Employers in North Carolina must follow both federal and North Carolina labor laws. However, different regulations exist for different types of employees. While the treatment of nonexempt employees is strictly governed, exempt employees have few protections under federal or NC labor laws.
When determining the rights of an employee in the state, first determine if the employee is truly exempt from employment regulations. Then, interested parties can understand what rights that employee has regarding overtime, breaks and the maximum hours they’re allowed to work in any one day.
Who Qualifies as Exempt Employees?
Both the federal Fair Labor Standards Act (FLSA) and the North Carolina Wage and Hour Act (NCWAHA) categorize employees into two types: exempt and nonexempt. The FLSA and NCWAHA use the same criteria to determine which employees fit into which categories. Exempt employees do not have the rights afforded in either of these acts.
To be exempt according to FLSA and NCWAHA, employees must meet all the following criteria:
- Earn a guaranteed minimum of at least $23,600 per year or $455 per week.
- Get paid on a salaried basis, rather than hourly.
- Carry out “exempt job duties” at the FLSA defines.
The job duties test is the most complicated part of determining whether an employee is exempt. No matter the person’s job title, the employee is exempt if he or she completes all the following tasks as part of the job:
- Supervises at least two other employees on a regular basis.
- Primarily performs management duties.
- Has real input in the hiring, firing and promotion of employees.
Some other circumstances may make employees exempt from these laws. Furthermore, the laws specifically name certain occupations as exempt. For example, any job that is covered by a different federal act does not qualify for rights under the FLSA. Furthermore, people who work in agriculture or at movie theaters are exempt.
Read More: Definition of Exempt and Non-Exempt Employees
NC Labor Laws for Adult Exempt Employees
Exempt employees are not entitled to overtime pay under federal or NC labor laws. North Carolina also does not set the maximum hours that employees are allowed to work in a day. Instead, it is entirely up to the employer whether to have employees work 8-, 12- or 16-hour shifts.
Employers in North Carolina are allowed to make overtime hours mandatory to keep the position, regardless of the employee’s exempt status. The difference is that nonexempt employees will earn additional compensation for their overtime hours, while exempt employees will not.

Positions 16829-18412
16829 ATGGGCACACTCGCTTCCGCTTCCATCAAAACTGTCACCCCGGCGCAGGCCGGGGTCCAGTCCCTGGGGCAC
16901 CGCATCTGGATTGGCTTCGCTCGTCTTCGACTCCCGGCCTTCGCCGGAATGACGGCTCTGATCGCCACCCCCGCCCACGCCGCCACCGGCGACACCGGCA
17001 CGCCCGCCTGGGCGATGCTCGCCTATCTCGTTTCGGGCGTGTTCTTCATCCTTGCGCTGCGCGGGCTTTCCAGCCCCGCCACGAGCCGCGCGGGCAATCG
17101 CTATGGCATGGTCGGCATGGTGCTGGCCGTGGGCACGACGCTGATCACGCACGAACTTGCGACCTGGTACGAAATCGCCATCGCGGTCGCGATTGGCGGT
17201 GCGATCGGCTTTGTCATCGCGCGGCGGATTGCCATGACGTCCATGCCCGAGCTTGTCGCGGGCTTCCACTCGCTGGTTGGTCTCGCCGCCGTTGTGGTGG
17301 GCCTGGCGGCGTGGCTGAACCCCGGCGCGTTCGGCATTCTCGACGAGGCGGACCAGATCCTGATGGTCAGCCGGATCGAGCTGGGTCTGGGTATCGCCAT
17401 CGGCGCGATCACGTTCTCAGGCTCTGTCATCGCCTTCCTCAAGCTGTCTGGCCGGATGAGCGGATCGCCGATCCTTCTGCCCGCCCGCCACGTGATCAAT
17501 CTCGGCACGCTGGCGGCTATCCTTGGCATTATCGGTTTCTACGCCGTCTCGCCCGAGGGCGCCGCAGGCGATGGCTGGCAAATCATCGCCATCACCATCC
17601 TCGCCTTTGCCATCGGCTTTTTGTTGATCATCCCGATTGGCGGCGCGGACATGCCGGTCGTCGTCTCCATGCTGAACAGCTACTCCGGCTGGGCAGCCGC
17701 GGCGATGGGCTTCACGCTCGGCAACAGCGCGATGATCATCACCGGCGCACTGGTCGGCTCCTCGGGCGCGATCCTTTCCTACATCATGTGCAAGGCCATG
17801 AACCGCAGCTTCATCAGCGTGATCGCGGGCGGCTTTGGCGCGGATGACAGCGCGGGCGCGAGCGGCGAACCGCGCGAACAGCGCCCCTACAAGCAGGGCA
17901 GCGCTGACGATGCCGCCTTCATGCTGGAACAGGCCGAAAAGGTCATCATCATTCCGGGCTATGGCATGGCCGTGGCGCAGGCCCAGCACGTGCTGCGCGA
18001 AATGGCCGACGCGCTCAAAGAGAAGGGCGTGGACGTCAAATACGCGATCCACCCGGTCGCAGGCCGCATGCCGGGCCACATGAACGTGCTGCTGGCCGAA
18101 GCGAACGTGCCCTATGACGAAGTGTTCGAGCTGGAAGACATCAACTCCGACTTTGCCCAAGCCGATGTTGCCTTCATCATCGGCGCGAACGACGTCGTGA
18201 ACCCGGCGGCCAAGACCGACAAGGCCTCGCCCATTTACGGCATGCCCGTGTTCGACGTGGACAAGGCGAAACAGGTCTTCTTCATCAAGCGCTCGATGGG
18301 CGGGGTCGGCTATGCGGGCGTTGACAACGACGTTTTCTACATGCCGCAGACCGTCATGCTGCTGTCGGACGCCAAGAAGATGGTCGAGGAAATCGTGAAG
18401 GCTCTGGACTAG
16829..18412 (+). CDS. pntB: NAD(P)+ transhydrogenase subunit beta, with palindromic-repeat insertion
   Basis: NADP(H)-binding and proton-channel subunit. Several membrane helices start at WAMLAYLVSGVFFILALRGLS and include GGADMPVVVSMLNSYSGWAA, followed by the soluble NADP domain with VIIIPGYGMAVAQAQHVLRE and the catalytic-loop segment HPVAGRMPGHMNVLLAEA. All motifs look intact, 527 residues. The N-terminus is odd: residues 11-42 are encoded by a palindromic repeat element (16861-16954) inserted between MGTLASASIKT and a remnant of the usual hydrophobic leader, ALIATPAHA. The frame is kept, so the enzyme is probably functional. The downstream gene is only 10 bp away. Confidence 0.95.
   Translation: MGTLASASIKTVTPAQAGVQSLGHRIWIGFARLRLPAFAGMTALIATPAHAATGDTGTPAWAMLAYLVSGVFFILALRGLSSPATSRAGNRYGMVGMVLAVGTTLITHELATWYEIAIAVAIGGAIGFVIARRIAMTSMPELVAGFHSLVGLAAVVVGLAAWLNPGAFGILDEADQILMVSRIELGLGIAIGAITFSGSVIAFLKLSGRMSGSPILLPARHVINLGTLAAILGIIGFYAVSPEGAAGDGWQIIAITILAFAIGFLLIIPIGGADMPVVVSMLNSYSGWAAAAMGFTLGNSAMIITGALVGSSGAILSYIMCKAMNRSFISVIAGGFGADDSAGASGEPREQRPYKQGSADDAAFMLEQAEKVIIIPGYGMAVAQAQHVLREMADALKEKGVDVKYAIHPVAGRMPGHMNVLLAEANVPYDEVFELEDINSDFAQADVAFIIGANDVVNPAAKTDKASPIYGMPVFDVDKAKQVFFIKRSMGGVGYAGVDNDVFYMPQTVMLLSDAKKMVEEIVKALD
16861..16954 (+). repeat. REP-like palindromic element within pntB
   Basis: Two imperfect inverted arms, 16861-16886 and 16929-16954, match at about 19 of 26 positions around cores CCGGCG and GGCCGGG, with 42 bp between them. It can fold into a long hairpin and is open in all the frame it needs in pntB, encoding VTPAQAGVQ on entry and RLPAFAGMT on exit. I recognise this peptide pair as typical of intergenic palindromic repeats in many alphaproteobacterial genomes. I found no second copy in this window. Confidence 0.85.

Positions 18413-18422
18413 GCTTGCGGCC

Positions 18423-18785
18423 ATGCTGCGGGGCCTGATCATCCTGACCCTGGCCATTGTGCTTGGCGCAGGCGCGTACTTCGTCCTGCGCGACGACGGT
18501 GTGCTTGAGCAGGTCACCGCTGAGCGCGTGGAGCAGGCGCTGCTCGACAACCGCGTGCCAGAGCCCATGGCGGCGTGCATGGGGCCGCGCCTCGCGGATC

Because North Carolina is an at-will employment state, employers are allowed to fire employees for almost any reason. This means that both exempt and nonexempt employees can get fired for refusing to work more than a specified number of hours in a day or week.
Labor Laws for Minors
North Carolina has stricter laws for employing minors than adult workers. For example, the maximum hours that a minor is allowed to work in a day is determined by whether school is in session and the total number of work hours in a week.
Workers in North Carolina who are 14 and 15 years old can work only 18 hours per week during school and 40 hours per week in the summer. They must also get breaks after five hours of work. They cannot work past 7 p.m. in the school year or 9 p.m. in the summer.
Workers in North Carolina who are 16 and 17 years old can only work between the hours of 11 p.m. and 5 a.m. with written permission from their parents. The employment laws for minors apply whether they are exempt or nonexempt, though many jobs for teenagers are nonexempt.
- FLSA: Coverage under the FLSA
- Department of Labor: Handy Reference Guide to the Fair Labor Standards Act
- North Carolina Department of Labor: Overtime Pay, Salary and Comp Time
- North Carolina Department of Labor: Maximum/Minimum Hours Worked
- North Carolina Department of Labor: Work Hour Limitations for Youths
Mackenzie Maxwell has always been interested in law, working with legal issues since 2010. She served in Congress for some time, as part of the communications team for Silvestre Reyes and helped constituents understand the laws on the House floor. She stayed active in local politics to understand the laws that govern her area. As a writer, Mackenzie has worked with several lawyers to create thoughtful, helpful content.